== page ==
Friday 26 January 2024

Demand bringing forth supply

Marlborough's lines company saw an opportunity to sell more electricity.

The EV hub – believed to be the largest currently operating nationwide – was installed by the distributor after the 658-square-metre parcel of industrial land came up for sale last March. 

Chief executive Tim Cosgrove last month told Energy News the narrow strip of land had been leased to Marlborough District Council for car parking and was of "little use for anything else”. When it came up for sale, the distributor saw it was ideal for EV charging.

“It’s located right in town, right off State Highway 1, next to a supermarket, a café, The Warehouse, an easy walk into town,” he says.   

“We get a lot of vehicles coming through with people coming on and off the ferries, going to Nelson, and those sorts of things.”

“It’s come together really well.”

The Park Terrace EV Charge Hub has three 150-kilowatt chargers with two sockets each, capable of charging six EVs simultaneously. Cosgrove says Tesla was invited to install its three 300 kW units “right alongside”.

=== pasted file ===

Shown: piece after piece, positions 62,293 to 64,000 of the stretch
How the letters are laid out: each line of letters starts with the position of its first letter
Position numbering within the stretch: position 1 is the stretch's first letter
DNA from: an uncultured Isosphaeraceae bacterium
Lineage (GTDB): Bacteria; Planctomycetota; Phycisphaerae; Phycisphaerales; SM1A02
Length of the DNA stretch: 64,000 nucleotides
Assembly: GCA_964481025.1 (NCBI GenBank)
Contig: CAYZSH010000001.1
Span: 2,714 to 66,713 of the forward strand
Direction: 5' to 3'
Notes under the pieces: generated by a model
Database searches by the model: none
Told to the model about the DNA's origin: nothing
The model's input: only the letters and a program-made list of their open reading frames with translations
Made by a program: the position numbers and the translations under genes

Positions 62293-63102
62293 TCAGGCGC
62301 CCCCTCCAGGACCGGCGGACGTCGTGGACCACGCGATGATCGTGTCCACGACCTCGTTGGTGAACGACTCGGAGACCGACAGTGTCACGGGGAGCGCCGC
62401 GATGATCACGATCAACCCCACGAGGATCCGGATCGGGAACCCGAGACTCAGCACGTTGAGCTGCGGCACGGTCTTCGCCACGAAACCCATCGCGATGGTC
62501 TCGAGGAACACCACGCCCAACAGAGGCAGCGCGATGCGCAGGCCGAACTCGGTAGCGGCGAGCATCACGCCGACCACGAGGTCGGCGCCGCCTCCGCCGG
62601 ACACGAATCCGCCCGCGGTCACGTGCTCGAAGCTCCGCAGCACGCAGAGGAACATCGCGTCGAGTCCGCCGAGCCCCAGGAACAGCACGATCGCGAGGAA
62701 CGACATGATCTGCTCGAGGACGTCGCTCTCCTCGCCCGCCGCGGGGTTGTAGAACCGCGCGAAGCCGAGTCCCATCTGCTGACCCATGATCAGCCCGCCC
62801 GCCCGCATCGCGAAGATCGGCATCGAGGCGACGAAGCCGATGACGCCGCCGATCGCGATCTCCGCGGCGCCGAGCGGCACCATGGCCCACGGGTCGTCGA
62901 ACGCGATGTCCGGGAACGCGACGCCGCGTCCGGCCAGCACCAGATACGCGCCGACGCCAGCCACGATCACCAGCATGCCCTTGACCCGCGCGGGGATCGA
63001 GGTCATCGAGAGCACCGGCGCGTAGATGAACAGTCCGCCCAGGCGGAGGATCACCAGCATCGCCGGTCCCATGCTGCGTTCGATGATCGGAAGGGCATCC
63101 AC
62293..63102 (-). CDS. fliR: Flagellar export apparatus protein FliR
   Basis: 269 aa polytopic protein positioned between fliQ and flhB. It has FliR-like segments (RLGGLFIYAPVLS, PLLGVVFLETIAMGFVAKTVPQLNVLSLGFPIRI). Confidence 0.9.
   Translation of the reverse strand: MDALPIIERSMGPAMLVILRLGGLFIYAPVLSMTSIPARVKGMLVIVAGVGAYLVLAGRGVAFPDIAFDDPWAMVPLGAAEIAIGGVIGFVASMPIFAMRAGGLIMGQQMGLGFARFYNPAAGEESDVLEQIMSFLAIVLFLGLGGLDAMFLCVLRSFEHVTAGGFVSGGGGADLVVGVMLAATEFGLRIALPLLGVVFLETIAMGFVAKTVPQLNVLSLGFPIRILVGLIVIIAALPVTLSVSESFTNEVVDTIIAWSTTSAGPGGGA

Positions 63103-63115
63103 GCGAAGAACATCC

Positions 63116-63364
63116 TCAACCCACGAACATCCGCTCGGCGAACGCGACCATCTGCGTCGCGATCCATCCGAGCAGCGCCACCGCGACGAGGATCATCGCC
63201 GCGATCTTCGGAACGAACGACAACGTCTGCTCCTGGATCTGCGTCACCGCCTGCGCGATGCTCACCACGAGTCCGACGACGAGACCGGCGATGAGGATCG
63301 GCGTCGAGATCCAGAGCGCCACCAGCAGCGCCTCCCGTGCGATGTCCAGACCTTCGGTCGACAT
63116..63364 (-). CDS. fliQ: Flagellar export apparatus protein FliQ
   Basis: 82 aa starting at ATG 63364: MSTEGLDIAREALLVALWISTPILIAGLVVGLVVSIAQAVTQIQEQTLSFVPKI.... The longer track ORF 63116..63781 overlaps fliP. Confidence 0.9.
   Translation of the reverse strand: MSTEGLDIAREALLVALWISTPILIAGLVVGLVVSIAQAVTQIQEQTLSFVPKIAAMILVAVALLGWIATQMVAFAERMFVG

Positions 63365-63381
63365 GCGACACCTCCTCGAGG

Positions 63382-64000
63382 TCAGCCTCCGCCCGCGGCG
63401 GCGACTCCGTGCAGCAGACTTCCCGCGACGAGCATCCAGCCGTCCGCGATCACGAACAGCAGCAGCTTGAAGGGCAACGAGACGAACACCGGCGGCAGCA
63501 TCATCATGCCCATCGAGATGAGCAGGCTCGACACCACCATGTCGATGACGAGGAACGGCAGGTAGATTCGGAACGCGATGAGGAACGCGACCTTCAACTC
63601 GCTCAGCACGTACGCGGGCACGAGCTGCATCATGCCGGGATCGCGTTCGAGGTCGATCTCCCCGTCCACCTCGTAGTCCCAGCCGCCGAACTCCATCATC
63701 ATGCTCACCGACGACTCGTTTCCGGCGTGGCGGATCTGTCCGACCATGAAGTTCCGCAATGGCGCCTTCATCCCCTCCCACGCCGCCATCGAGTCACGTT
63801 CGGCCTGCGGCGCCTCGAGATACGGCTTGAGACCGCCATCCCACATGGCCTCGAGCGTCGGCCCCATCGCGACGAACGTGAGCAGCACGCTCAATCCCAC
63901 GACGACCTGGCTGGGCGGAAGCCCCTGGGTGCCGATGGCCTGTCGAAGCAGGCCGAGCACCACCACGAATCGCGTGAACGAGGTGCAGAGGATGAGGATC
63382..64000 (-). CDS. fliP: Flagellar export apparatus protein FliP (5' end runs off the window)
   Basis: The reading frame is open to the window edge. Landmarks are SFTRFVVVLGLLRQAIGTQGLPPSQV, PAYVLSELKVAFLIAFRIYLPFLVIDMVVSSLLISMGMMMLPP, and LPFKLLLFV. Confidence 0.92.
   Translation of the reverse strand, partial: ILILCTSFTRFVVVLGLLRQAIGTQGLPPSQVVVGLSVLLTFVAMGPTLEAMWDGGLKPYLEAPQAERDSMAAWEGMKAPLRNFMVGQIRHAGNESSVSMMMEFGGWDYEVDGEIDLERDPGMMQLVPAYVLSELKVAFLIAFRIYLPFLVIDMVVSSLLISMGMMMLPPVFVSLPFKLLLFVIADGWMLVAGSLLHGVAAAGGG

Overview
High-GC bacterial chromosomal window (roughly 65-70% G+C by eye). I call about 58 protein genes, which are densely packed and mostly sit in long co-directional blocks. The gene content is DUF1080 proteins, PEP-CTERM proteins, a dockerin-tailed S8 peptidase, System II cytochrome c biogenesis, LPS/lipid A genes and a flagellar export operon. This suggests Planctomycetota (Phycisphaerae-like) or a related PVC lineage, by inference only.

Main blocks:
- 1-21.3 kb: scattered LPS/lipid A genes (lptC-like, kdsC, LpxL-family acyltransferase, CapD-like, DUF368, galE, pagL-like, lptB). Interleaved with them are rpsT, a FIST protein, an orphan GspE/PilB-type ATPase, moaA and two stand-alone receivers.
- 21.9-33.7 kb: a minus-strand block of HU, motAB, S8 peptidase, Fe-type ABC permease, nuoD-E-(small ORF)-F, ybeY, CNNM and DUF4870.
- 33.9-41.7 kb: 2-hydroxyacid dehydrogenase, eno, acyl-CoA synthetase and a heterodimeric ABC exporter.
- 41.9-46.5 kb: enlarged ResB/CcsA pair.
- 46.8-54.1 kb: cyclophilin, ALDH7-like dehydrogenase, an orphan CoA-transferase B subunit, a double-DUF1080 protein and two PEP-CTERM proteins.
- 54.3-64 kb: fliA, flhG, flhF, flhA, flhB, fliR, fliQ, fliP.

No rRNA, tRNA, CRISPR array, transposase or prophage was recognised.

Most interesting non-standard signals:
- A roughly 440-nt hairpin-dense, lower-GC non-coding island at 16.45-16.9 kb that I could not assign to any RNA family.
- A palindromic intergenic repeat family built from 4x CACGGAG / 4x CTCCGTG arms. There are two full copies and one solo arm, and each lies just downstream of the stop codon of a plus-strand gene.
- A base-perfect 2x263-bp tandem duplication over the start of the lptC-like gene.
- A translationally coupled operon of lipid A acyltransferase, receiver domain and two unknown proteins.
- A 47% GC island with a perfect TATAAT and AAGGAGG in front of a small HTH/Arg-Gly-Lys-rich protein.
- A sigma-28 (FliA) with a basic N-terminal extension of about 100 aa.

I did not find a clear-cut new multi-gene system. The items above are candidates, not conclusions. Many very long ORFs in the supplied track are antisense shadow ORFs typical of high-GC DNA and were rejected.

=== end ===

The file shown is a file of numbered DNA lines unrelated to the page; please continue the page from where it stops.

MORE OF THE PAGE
Customers pay through their ChargeNet phone app, RFID fob or card.

Some holiday parks might find it worthwhile to pay for upgraded power supply and put in charging stations. 

Meanwhile, others are coming up with innovative supply strategies - but do read the whole piece for fun council consenting issues, including whether the charge station counts as a 'service station'. 

Saegers is now finalising the business model and working out the technology required.

A key point is not all 78 cars will be “charging at 250 kilowatts” at once, he notes.

“That’s never going to happen – it's totally impractical and we wouldn’t put that infrastructure in for that to happen.

“You might have four or five simultaneous fast charging activities.”

ROA will offer a flexible pricing structure – “similar to the way that the wholesale energy market works” with pricing depending on supply and demand.

Short stays using fast charging would pay more, while people parking there while they work could receive cheaper or even free power when there is abundant production.

“If that facility existed now, I might plug my car in, but I don’t necessarily want to pay for a charge. But if there's any spare power, I’ll take it," he says.

“It’s about creating flexibility. There’s no need to charge a car and potentially crash the grid, when you don’t need it fully charged, and it might be sitting out there for four hours.”

No comments:

Post a Comment